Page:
Fairhope Library second-floor renovation planned in 2022


FAIRHOPE – Improvements on the uncompleted second floor of the Fairhope Public Library are expected in the upcoming year, almost 15 years after the facility was built, project supporters said.

Ann Johnson, chairwoman of the Fairhope Library Board of Directors, told members of the City Council on Monday, June 14, that the board and library staff members are preparing plans and raising money for renovations on the second floor of the library.

“We anticipate putting out bids next year, fiscal year ’22, for the construction,” Johnson said. “Obviously, this next phase will help us develop a realistic budget, help the friends and the foundation look at fundraising efforts to the coming year.”

Plans for the second floor include a space for teens, a revamped technical services area and meeting rooms for the Friends of the Fairhope Library, Johnson said.

Johnson and board members said the work should take about six months.

Dan Stankoski, a board member who was on the Fairhope City Council when the library opened in 2007, said supporters have hoped for the expansion for a long time.

“I was on the council when the library was built and the reason that it was built the size that it was was to have this expansion and now, we’ve been looking at it for two to five years and it’s finally coming around the way it supposed to,” Stankoski said.

Library supporters and city officials do not know how much the project will cost. Ann Brooks of the engineering firm of Mott MacDonald, said designs will have to be drawn up before a cost estimate can be made.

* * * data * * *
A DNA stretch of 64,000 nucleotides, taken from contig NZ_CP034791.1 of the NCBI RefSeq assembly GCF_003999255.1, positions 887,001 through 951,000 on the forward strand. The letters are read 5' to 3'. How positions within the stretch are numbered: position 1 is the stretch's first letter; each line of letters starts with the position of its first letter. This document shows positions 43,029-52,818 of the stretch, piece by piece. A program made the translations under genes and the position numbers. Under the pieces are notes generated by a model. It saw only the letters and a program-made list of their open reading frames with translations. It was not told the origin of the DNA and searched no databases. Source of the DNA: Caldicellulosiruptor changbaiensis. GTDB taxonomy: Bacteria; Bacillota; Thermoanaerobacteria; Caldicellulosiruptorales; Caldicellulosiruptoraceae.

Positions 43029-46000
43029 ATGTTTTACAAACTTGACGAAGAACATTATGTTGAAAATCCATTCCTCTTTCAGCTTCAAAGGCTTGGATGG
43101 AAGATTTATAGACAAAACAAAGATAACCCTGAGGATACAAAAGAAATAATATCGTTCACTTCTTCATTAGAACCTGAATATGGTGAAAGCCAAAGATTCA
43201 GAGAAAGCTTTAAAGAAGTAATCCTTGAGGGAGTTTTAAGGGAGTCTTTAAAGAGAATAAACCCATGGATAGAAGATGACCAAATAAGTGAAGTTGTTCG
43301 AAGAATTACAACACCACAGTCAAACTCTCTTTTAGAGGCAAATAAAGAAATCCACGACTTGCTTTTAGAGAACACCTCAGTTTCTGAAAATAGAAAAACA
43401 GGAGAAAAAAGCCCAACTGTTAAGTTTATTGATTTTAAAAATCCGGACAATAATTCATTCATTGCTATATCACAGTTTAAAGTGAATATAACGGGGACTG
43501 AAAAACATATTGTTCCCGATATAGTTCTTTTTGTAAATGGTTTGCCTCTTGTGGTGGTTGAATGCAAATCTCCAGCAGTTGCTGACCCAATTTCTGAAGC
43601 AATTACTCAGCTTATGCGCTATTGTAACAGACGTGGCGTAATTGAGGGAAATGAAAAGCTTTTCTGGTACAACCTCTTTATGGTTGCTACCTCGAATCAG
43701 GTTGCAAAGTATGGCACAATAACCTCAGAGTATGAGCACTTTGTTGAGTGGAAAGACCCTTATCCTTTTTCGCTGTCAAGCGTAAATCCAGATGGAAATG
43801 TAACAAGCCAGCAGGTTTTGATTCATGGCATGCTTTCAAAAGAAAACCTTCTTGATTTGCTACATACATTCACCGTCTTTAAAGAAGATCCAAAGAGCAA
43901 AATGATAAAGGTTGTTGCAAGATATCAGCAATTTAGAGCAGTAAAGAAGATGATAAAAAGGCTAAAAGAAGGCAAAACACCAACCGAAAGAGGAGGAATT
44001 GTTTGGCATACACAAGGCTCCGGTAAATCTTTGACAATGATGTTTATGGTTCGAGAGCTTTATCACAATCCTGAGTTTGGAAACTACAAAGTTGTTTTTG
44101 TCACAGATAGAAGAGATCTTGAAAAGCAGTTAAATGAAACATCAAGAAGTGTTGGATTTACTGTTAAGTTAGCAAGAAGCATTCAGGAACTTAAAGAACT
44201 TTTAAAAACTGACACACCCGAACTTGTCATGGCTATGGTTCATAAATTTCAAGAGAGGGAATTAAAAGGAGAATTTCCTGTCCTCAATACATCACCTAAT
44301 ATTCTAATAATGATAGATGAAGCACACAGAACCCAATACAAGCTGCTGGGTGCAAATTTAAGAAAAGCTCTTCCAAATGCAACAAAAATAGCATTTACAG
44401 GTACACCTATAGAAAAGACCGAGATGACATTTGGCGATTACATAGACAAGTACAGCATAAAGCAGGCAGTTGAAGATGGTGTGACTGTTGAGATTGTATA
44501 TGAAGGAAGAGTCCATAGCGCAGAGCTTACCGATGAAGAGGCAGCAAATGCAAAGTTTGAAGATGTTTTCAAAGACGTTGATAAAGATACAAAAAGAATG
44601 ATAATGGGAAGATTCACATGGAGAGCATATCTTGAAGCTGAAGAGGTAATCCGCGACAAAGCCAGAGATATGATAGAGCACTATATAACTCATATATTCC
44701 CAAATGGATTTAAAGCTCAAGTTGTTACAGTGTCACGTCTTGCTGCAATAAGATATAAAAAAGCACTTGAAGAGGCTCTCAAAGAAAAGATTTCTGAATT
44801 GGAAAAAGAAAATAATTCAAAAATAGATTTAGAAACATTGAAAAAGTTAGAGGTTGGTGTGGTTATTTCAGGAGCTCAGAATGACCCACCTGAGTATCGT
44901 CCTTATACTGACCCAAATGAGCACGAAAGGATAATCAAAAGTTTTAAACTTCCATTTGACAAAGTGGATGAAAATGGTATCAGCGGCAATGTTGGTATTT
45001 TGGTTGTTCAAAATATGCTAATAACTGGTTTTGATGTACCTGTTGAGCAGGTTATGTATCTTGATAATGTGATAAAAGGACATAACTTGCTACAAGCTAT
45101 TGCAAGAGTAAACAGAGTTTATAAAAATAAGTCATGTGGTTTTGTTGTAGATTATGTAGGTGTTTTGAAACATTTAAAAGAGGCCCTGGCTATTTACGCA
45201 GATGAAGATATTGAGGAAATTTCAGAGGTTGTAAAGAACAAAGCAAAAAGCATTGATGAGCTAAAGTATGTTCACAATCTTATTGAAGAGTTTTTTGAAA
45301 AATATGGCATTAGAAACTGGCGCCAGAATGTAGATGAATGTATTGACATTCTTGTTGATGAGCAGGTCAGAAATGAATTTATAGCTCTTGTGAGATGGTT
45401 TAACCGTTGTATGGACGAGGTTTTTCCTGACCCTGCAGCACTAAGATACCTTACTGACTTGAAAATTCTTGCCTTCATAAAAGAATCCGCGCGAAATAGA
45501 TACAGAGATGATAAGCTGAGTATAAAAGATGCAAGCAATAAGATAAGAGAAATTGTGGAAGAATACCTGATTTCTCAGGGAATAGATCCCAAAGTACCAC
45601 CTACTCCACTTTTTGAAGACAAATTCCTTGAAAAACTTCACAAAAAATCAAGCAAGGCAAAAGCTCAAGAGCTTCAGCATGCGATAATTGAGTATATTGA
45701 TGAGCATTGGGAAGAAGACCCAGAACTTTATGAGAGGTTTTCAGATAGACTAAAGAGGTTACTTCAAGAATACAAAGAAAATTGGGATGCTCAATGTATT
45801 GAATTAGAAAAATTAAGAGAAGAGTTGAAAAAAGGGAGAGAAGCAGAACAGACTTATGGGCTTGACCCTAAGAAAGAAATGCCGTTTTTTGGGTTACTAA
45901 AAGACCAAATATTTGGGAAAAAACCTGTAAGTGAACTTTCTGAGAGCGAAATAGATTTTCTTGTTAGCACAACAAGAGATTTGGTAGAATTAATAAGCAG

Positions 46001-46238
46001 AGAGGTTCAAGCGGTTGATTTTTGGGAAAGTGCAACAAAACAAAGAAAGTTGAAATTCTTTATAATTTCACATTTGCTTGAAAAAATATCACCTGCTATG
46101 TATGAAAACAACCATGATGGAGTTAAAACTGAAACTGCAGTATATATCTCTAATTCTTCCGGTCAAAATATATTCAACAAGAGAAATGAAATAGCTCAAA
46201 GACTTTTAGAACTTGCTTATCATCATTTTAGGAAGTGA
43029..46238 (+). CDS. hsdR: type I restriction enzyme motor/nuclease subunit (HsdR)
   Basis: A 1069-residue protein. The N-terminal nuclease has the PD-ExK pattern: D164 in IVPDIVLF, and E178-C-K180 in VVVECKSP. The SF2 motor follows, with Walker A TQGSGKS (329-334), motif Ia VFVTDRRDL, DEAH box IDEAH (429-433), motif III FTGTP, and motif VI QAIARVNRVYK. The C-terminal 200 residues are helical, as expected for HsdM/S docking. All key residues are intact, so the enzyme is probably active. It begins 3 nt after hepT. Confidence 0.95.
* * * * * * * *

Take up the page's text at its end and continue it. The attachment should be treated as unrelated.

She said that recent changes in construction costs also make an accurate estimate difficult before all the details of the project have been planned.

While the library is managed by the board, the facility is city property. Marcus McDowell, city attorney, said the city will have to go out for bids on the project and approve the engineering work.

“You’re tearing out part of a city building,” McDowell told council members. “Y’all are in charge of the property, so you’ve got to approve all that. You’ve got to approve the construction and the re-engineering and redesign of everything. I think it’s safer if you just go ahead and run through the city process and do it that way.”

Councilman Jimmy Conyers, council liaison to the Library Board, said that while library supporters will be raising money for the work, the city will also have to provide funds as well as oversee the work.

“At the time that we have construction docs coming back to the city to put it out to bid, because it is city-owned property and we’re the ones who are going to have to step in and help the library with the funding, that’s something that we would need the City Council and the mayor to be on board with and then building that into their budget,” Conyers said.

The council also voted June 14 to approve a replacement air-conditioning unit for the library. The council voted to approve the purchase for a York unit at a cost of $88,125.25. George Ladd, assistant public works director, said the other unit considered, a Trane model, was considered more reliable and quieter.

Council members said, however, that the Trane was also much more expensive at a cost of about $131,000.